intelligence, surveillance, and reconnaissance (ISR); (3) rapid global mobility; (4) global strike; and (5) command and control.

Through these core missions, the Air Force provides Global Vigilance, Global Reach, and Global Power for America. Each
of these core missions is, in its own right, vitally important to the defense of our national interests; however, no single core
mission functions independently. Airpower is maximized when Airmen leverage its unique characteristics—speed, range,
flexibility, precision, lethality, and persistence—to harness the integrated power of our air, space, and cyber forces. The Air
Force is effective precisely because its interdependent operations are synchronized to provide an unparalleled array of airpower
options, giving America the ability to respond quickly anywhere in the world.

Freedom from Attack and the Freedom to Attack
From the Pacific island-hopping campaign of World
War II to the success of coalition forces in Operations
in 2011 and through today, air superiority has been and
remains an essential precondition to successful military
operations. It ensures that the advantages of the other
Air Force core missions, as well as the formidable
capabilities of our sister Services, are broadly available
to combatant commanders. It includes the ability to
control the air so that our military forces do not have to
worry about being attacked from the air, while ensuring
that joint forces have the freedom to attack in the air, on
the ground, and at sea.

Air superiority has provided our Nation with a decades-
long asymmetric advantage. Joint force and coalition commanders have come to expect the mission-essential air superiority
that over 115,000 of America’s Airmen deliver daily. The Air Force has given them ample reason—not since April 15, 1953,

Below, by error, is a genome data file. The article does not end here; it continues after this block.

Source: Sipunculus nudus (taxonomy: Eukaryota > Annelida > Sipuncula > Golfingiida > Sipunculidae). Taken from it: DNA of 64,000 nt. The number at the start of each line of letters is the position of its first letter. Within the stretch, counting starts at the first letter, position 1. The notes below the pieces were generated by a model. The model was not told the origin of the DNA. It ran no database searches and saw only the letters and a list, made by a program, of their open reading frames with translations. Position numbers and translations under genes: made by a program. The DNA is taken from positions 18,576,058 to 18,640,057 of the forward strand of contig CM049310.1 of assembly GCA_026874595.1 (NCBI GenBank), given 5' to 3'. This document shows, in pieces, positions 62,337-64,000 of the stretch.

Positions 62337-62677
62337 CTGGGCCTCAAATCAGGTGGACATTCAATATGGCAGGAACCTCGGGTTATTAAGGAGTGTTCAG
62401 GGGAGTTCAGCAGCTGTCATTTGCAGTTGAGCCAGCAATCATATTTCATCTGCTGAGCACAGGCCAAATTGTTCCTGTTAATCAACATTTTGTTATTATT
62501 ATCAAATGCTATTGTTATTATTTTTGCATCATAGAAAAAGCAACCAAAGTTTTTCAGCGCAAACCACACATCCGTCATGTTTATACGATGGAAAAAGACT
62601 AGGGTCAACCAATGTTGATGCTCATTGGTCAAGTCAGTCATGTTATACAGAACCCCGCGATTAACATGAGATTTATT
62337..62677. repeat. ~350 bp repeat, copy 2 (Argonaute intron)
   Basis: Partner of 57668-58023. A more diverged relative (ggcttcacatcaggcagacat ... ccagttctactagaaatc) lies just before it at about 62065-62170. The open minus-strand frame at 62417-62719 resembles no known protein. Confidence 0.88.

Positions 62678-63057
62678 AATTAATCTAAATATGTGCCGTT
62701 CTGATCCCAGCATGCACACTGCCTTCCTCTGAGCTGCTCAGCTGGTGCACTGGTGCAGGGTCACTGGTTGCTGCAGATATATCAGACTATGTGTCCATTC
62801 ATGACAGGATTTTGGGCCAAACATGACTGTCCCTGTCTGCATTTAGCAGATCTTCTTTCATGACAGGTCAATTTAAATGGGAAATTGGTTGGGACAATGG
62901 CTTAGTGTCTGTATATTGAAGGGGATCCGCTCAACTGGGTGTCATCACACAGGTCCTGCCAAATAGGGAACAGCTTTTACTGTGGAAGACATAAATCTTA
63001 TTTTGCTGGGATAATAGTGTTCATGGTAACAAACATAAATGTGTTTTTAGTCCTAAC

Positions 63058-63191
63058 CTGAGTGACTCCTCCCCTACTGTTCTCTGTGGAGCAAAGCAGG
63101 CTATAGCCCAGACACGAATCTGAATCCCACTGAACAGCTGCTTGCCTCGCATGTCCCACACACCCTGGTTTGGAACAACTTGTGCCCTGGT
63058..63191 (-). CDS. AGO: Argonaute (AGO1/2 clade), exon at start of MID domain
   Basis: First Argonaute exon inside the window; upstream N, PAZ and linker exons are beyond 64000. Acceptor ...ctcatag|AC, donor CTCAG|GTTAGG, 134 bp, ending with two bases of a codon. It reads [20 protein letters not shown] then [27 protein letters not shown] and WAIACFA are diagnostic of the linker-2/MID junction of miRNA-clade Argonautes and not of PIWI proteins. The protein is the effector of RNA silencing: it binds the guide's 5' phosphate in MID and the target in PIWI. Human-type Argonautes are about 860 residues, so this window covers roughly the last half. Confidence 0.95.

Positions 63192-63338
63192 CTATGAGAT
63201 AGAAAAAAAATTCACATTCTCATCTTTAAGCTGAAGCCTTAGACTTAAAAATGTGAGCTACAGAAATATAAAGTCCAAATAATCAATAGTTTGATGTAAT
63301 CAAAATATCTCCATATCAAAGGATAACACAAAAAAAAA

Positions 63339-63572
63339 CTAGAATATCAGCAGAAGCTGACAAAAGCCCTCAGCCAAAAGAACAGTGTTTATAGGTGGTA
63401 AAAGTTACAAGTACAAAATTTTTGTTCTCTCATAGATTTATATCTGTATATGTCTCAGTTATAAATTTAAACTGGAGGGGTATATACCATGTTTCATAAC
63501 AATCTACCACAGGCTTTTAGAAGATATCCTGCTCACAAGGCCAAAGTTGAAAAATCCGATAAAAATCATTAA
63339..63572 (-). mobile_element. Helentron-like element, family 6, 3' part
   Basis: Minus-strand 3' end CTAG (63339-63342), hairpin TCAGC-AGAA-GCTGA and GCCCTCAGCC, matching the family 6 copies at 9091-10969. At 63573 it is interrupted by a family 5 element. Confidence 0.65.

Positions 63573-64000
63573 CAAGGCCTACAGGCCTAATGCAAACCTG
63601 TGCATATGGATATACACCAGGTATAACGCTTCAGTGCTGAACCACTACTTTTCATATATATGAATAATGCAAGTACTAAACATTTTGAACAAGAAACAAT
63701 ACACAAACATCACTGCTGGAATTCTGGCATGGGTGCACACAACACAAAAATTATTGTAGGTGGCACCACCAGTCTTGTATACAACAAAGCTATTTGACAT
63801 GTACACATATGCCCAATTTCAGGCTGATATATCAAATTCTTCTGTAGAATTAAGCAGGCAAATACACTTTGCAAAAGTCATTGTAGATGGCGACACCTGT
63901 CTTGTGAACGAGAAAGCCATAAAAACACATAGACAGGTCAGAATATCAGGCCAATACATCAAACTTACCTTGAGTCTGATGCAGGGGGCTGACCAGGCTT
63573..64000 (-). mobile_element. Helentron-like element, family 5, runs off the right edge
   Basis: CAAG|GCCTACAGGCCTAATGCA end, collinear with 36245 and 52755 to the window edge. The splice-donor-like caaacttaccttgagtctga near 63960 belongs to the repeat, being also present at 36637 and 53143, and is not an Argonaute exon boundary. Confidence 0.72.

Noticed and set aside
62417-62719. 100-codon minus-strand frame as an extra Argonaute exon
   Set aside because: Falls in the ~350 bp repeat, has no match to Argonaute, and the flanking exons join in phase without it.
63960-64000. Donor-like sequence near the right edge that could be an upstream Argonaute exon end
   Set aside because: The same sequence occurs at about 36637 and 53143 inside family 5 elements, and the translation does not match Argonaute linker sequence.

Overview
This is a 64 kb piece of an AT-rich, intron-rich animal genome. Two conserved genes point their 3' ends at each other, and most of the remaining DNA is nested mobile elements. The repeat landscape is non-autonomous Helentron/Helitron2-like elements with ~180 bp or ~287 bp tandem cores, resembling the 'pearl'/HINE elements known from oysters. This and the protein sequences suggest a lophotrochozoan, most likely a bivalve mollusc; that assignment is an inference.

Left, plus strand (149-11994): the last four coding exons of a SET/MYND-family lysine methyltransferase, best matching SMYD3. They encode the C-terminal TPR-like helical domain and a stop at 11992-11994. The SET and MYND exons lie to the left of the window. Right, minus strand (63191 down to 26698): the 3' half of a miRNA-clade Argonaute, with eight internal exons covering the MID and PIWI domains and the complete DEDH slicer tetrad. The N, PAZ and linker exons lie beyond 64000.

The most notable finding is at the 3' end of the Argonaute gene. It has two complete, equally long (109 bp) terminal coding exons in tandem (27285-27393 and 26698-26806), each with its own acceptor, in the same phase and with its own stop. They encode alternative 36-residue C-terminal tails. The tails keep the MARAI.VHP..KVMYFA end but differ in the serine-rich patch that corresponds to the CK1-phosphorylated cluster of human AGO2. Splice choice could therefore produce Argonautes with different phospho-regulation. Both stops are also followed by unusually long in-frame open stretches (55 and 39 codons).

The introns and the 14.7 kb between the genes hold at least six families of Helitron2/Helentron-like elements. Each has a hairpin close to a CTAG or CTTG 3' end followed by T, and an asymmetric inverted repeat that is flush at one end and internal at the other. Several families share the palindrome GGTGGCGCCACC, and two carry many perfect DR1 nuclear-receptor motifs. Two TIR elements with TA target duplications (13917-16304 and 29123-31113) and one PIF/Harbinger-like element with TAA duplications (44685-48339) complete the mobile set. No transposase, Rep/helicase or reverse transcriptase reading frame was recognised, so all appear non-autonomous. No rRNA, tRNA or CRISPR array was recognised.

has an enemy combat aircraft killed a servicemember in the American ground forces. This revolutionary degree of control
has not only allowed Airmen to accomplish their missions, but has allowed all American forces the freedom of action to
operate without the threat of attack from enemy aircraft. Whether friendly naval forces are helping to secure vital sea
lines of communication and transit, amphibious forces are conducting over-the-beach landings, special operations forces
are executing counterterrorism missions, or ground forces are engaged in maneuvers, these operations depend upon our
Airmen to provide mission-essential air superiority. Without it, our Nation’s military would have to radically change the way
it fights, which would likely occur at the price of more lives lost.
Global Vigilance, Global Reach, Global Power for America - the world's greatest air force - powered by airmen, fueled by innovation -
America’s freedom to operate effectively across the spectrum of conflict rests
    not only on the Air Force’s ability to dominate in the air, but also on its ability
    to exploit space. Every day, over 15,000 Airmen play a role in ensuring space
    superiority. As the Nation’s space force, the Air Force provides critical capabilities
                                                         that enhance the military’s